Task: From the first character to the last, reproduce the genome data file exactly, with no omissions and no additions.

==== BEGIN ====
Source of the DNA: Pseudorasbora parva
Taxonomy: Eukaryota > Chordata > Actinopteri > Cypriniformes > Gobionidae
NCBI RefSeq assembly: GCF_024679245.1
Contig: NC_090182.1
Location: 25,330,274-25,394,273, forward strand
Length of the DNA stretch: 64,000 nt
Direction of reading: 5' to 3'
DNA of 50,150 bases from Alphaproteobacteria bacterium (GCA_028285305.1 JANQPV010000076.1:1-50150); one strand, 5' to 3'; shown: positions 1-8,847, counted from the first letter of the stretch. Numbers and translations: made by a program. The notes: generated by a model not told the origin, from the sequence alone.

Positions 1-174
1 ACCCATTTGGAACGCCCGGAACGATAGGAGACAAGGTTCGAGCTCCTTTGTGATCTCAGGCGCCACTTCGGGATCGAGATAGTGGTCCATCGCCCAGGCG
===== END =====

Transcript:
Source of the DNA: Pseudorasbora parva
Taxonomy: Eukaryota > Chordata > Actinopteri > Cypriniformes > Gobionidae
NCBI RefSeq assembly: GCF_024679245.1
Contig: NC_090182.1
Location: 25,330,274-25,394,273, forward strand
Length of the DNA stretch: 64,000 nt
Direction of reading: 5' to 3'
DNA of 50,150 bases from Alphaproteobacteria bacterium (GCA_028285305.1 JANQPV010000076.1:1-50150); one strand, 5' to 3'; shown: positions 1-8,847, counted from the first letter of the stretch. Numbers and translations: made by a program. The notes: generated by a model not told the origin, from the sequence alone.

Positions 1-174
1 ACCCATTTGGAACGCCCGGAACGATAGGAGACAAGGTTCGAGCTCCTTTGTGATCTCAGGCGCCACTTCGGGATCGAGATAGTGGTCCATCGCCCAGGCG